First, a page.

What is IFSC Code?
In the IFSC Code, IFSC stands for Indian Financial System Code. Reserve Bank of India assigns IFSC Code to each bank branch. It is an 11 digit alphanumeric code which is used for transferring money between the banks within India. In the 11 digits alphanumeric code, the first four digits are alphabets which represents the name of the bank. The fifth digit is always zero and the next six numeric digits represent the bank branch. Within the country, every bank branch has a unique IFSC Code which can be seen either in your bank passbook or in the chequebook.
It is a high probability that you must be using an app for online payments. It may be Google Pay, PhonePe, BHIM or any other app, or maybe you are using online banking. Generally, IFSC Code is required for transferring money from one bank account to another bank account. In addition to providing the account number of the recipient, banks ask us for the IFSC Code of the recipient. An IFSC Code helps a bank to ensure the credibility of a transaction. The use of IFSC Code eliminates the chances of error in the transaction.
What happens when bank branches are merged?
Each bank branch has its unique IFSC code. This alpha-numeric code is used as an identifier for a transaction, along with an account number. While an individual’s account number does not change when bank branches are merged, IFSC codes of the merged branch cease to exist after some time. In that case, the customers have to use the IFSC code of the new branch where the older branch has got merged. The bank typically communicates this to its customers.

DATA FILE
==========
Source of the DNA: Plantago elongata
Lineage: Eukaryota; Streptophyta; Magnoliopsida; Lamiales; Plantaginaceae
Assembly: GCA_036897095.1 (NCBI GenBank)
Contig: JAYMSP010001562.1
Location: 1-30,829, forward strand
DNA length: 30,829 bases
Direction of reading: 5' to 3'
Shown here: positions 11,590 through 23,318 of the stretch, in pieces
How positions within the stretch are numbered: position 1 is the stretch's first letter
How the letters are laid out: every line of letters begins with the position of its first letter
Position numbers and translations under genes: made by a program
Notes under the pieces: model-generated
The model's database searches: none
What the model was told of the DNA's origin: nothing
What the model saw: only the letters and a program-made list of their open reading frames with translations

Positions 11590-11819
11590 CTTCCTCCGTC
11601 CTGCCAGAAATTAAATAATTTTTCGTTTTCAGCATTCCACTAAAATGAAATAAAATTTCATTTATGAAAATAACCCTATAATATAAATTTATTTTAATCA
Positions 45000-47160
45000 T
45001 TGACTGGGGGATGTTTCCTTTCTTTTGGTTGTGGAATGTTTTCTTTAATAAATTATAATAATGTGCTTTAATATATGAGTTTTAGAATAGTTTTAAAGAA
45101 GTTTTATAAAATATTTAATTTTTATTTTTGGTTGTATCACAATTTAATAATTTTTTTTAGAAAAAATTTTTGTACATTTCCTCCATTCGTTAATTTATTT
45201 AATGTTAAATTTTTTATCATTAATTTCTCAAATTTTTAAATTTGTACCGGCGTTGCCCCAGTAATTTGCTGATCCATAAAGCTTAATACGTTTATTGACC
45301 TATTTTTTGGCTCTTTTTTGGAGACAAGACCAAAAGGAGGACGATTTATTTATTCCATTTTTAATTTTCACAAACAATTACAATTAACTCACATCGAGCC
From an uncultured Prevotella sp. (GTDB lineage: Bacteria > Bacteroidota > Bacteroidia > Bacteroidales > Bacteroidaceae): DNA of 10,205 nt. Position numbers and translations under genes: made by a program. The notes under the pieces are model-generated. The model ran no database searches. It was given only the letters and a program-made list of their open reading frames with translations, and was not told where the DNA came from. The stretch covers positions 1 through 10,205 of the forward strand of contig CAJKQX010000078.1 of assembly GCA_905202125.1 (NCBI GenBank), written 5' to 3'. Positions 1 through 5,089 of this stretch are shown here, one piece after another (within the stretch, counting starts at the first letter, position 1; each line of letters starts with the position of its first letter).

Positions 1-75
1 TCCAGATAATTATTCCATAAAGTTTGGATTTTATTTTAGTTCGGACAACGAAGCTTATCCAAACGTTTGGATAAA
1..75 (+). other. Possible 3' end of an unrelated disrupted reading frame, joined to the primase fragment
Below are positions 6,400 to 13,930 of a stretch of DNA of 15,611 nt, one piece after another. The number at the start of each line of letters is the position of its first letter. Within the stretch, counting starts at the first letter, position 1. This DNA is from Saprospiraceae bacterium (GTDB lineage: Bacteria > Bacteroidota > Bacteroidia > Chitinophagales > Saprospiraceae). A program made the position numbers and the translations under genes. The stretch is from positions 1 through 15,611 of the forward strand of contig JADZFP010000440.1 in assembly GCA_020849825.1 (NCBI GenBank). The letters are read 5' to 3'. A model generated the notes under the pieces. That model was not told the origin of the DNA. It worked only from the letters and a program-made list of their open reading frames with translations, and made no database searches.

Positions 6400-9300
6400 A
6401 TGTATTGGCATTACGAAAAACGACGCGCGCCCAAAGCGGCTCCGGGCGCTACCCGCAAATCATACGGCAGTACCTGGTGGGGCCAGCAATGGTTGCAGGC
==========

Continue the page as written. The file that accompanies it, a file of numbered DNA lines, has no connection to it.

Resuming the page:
What is MICR Code?
MICR stands for Magnetic Ink Character Recognition. It a nine-digit numeric code which is generally found on the cheque. The first three digits of the MICR Code represents the city, the middle three represents the bank and the last three digits represent the branch. MICR Code is used for the secure transaction of cheques and its importance is at par with the IFSC Code.
MICR Code is a product of highly advanced Character Recognition Technology which is used by banks for cheque clearances. You can easily find out the MICR Code at the bottom of a cheque as highlighted in the above picture.
How does MICR help speed up the processing of cheques?
The manual clearing system of cheques where there is a possibility of human errors sometimes results in delaying cheque clearance. While the MICR code which is printed on the cheque with a unique magnetic ink (usually iron oxide) has magnetic material present in it. Thus, it makes it machine-readable and decreases the probability of error to almost zero.
In this method, the reading machine or a cheque sorting machine reads through a cheque when inserted and identifies the branch to which the cheque belongs and activates the automatic clearing process. The use of MICR Code makes the cheque clearing process so convenient that the machine could read it even if the MICR code isn’t visible due to other marks or stamps on it.